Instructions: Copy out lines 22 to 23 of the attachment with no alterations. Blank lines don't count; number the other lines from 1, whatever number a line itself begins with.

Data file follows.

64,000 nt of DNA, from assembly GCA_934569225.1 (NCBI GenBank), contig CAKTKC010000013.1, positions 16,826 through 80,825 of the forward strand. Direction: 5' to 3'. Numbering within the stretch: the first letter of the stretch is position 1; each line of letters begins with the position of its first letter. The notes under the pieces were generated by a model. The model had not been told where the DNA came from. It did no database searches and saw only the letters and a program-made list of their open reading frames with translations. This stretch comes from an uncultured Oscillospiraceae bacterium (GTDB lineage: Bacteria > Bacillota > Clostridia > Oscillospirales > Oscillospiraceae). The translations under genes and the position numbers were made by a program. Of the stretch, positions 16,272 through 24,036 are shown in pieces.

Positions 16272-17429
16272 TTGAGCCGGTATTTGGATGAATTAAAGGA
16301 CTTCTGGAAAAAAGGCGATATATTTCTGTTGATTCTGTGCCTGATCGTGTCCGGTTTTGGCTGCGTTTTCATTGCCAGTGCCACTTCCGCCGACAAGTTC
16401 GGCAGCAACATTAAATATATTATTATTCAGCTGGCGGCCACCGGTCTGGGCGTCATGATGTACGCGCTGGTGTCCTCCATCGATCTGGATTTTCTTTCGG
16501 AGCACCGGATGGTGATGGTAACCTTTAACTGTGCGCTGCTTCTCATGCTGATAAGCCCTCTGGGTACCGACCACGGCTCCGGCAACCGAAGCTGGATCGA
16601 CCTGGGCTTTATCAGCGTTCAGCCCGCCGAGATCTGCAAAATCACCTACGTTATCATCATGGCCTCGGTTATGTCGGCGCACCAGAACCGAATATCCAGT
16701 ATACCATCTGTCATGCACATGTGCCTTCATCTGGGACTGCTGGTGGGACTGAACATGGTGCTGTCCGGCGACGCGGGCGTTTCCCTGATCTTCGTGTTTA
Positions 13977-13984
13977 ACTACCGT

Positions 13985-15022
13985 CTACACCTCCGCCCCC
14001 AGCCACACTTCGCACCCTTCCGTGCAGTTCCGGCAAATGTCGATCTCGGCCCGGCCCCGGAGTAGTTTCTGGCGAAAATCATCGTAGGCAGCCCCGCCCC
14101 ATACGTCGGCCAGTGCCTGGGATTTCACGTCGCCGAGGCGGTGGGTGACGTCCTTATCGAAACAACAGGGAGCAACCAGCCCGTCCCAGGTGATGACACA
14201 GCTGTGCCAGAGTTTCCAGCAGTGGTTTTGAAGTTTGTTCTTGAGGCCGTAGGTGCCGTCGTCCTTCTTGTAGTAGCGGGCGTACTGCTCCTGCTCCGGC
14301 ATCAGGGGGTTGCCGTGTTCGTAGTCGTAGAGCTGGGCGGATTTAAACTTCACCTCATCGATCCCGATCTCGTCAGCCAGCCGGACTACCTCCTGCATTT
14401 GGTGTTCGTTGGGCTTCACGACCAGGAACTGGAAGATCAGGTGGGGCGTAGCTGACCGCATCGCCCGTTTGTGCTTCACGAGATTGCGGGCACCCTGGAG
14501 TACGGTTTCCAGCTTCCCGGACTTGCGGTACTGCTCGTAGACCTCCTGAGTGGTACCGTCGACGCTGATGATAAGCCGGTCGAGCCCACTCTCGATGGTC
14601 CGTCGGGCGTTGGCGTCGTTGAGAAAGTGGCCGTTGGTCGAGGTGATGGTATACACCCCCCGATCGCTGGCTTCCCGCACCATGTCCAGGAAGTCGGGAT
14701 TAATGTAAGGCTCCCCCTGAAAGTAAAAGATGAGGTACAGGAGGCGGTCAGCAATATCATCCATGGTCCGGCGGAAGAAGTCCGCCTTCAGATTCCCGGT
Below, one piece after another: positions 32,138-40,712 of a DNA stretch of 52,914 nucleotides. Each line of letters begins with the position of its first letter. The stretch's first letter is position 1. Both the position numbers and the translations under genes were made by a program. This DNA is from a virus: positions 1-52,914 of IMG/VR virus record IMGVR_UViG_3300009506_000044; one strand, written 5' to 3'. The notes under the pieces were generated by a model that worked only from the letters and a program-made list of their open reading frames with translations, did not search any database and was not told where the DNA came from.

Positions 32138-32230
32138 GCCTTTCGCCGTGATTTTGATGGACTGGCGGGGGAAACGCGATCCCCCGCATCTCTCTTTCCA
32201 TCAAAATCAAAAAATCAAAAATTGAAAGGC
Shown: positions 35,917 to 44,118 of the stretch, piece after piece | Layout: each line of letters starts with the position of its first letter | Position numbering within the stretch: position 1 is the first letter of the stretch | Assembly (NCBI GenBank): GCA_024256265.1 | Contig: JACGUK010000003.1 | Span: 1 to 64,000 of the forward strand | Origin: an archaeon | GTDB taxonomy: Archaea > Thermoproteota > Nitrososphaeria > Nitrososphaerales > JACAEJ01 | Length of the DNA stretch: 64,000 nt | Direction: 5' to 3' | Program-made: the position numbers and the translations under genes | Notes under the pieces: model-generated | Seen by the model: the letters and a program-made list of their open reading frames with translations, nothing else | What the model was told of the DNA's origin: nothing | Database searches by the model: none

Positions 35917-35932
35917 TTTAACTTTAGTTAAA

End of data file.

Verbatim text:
Positions 32138-32230
32138 GCCTTTCGCCGTGATTTTGATGGACTGGCGGGGGAAACGCGATCCCCCGCATCTCTCTTTCCA